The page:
Trump orders limited strike on Iran but then calls it off

Author: CBS NEWS
Published: Updated:
(Staff Sgt. Ramon A. Adelan/U.S. Air Force via AP)

President Trump on Thursday ordered the U.S. military to conduct a limited strike against Iran to retaliate for the downing of a Navy surveillance drone in the Persian Gulf region, but he then called off the operation just an hour before it was to begin. The president’s change of course avoided, for now, what would have been the most significant escalation of hostilities between Washington and Tehran in decades.

There was every indication the U.S. was about to launch a limited strike against Iranian surface-to-air missile sites on Thursday evening, but the military stood down at the 11th hour. More than one source confirmed this to CBS News, including two sources within the Trump administration who were familiar with the president’s decision. The sources said the plan was already underway when it was called off.

The operation was halted just one hour before it was to begin, sources have told CBS News.

“It was a go, and then it wasn’t,” one official said. Another said simply: “cold feet.”Two sources told “Face the Nation” moderator Margaret Brennan on Friday that concerns expressed to the

Trump administration by allies were at least one factor in the decision to call off the strike.

Russia, China, and major European allies including France, Germany and Britain have tried to keep the nuclear deal with Iran, which Mr. Trump pulled the U.S. out of last year, viable. They all favor a diplomatic resolution to the current crisis.

“We don’t believe escalation would be in any party’s interest and continue to talk to the U.S. and our partners,” a spokeswoman for U.K. Prime Minister Theresa May said Friday, according to the Reuters news agency.

Germany’s government also welcomed the decision not to strike Iran. Chancellor Angela Merkel’s spokesperson Martina Fietz said, “regarding President Trump, I can say that there are numerous statements and indications that the American president would like to avoid a military confrontation and we naturally welcome that.”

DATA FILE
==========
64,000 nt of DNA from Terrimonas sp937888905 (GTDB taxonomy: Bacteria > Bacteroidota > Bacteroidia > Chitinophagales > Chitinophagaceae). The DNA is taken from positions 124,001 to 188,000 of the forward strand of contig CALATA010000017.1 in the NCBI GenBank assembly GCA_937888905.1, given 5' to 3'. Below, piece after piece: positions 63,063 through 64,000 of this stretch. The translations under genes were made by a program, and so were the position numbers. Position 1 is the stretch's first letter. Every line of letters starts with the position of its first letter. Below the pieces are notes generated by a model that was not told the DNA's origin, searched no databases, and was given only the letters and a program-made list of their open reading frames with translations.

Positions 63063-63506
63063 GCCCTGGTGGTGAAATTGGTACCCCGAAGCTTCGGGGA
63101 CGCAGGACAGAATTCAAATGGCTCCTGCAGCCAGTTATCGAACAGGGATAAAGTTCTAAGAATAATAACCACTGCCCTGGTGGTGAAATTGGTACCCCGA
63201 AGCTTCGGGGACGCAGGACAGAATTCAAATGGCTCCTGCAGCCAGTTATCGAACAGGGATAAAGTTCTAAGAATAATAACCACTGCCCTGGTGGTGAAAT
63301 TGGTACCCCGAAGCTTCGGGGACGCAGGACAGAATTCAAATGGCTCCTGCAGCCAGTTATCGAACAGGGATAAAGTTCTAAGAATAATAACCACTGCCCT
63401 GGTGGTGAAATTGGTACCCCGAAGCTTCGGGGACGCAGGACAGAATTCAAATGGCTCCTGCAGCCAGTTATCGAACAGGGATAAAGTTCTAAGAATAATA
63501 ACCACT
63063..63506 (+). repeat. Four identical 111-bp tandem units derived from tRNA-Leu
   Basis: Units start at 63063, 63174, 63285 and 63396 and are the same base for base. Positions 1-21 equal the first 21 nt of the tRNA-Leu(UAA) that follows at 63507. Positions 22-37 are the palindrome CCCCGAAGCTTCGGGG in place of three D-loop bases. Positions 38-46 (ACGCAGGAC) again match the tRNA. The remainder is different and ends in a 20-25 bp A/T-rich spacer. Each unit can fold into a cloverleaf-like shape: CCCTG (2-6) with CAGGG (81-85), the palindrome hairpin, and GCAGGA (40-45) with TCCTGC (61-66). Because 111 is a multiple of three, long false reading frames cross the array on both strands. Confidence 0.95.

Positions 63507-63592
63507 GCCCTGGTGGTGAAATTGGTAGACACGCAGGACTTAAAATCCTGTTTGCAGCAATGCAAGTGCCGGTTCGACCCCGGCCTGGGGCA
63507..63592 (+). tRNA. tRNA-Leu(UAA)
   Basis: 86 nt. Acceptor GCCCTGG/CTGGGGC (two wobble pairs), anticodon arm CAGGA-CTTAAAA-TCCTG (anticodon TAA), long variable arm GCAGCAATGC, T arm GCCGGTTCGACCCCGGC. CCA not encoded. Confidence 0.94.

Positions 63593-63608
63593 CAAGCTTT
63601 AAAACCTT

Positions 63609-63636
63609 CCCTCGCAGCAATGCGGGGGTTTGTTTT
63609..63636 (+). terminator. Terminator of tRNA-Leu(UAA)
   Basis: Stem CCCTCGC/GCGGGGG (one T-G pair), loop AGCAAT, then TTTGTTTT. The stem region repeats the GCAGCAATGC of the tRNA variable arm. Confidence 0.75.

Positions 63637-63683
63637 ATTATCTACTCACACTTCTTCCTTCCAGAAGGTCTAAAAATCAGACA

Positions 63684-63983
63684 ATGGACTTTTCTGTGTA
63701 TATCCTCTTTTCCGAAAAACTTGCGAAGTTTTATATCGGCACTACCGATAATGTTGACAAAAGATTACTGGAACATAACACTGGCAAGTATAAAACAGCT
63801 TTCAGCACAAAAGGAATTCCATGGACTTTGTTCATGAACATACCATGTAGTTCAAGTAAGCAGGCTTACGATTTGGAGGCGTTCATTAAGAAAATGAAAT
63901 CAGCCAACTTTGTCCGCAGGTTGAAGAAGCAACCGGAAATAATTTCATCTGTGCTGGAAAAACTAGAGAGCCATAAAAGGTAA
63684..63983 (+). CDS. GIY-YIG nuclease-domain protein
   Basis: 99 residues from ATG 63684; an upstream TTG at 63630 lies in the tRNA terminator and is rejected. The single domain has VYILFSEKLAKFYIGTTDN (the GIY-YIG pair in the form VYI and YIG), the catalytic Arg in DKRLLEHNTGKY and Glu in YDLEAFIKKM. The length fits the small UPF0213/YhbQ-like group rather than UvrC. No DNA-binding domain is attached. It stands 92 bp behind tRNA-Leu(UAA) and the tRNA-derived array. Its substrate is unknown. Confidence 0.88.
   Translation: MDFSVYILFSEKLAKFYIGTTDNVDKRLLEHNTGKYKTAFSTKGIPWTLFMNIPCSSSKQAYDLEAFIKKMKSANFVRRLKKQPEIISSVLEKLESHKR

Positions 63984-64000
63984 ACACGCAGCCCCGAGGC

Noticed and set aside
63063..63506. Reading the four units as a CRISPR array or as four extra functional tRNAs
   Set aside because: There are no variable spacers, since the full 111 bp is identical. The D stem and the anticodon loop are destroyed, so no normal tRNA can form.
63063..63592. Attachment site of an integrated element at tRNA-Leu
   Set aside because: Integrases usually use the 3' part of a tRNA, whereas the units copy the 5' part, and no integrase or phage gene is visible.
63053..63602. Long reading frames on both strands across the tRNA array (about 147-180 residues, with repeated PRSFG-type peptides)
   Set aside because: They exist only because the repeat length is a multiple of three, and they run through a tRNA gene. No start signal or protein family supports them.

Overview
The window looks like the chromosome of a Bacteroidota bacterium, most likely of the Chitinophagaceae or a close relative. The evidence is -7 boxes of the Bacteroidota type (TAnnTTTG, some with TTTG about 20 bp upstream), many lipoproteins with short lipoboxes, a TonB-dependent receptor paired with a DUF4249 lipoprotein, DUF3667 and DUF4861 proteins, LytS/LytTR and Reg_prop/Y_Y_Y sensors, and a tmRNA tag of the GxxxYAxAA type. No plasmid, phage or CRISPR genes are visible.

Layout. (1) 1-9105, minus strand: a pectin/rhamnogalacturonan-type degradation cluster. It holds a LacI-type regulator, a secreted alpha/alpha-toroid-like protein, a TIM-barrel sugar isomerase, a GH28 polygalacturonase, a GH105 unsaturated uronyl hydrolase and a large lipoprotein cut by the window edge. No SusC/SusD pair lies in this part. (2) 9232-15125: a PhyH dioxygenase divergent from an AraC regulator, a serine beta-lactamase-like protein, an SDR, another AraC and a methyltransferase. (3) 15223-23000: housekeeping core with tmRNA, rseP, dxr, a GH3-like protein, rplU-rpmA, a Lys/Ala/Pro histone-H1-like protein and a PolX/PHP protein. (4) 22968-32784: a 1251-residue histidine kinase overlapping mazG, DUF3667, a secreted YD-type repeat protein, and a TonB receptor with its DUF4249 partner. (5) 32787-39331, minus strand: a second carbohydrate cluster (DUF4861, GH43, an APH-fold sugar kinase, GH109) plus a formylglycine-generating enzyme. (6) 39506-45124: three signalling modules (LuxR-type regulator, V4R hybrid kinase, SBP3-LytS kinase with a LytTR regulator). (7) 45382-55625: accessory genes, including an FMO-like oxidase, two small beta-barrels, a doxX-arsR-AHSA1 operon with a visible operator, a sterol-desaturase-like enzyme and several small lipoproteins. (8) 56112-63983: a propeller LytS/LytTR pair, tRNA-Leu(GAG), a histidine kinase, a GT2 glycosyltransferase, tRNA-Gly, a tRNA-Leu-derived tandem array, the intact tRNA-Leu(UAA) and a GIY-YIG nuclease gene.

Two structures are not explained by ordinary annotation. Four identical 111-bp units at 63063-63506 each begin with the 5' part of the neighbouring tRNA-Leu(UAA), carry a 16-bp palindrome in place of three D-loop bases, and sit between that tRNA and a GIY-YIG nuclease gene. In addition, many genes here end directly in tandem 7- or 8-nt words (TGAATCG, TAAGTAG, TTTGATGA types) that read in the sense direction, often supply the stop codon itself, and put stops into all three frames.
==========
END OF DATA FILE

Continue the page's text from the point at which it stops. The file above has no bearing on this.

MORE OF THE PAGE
Iran has warned that it will breach the limit imposed by the 2015 nuclear agreement on its stockpile of enriched uranium next Thursday, unless those other global powers find a way to keep the deal in place by continuing to do business with the Islamic Republic. If they go over the enriched uranium limit as threatened, the diplomatic deal with those countries will officially unravel. Brennan notes that any U.S. military strike on Iran would make it harder for Tehran to back down on its enrichment threat.

The New York Times first reported that Mr. Trump approved the strike and then pulled back before it was carried out.

The Pentagon announced earlier on Thursday that a U.S. drone flying above international waters in the Strait of Hormuz had been shot down by an Iranian surface-to-air missile system on Wednesday night. The Trump administration denounced the downing as an “unprovoked attack,” while the government in Tehran accused the U.S. of being the aggressor and said the drone was flying in Iranian airspace.

Iran stuck to its line on Friday morning, claiming “indisputable” evidence that the U.S. spy drone had violated its airspace. A commander from Iran’s Revolutionary Guards, which the U.S. accuses of attacking the drone, claimed on Friday that his forces decided not to shoot down a manned U.S. spy plane that had accompanied the drone.

Iran’s state-run Tasnim news agency quoted Amirali Hajizadeh, head of the Guards aerospace division,
as saying “there was also an American P-8 plane with 35 people on board. This plane also entered our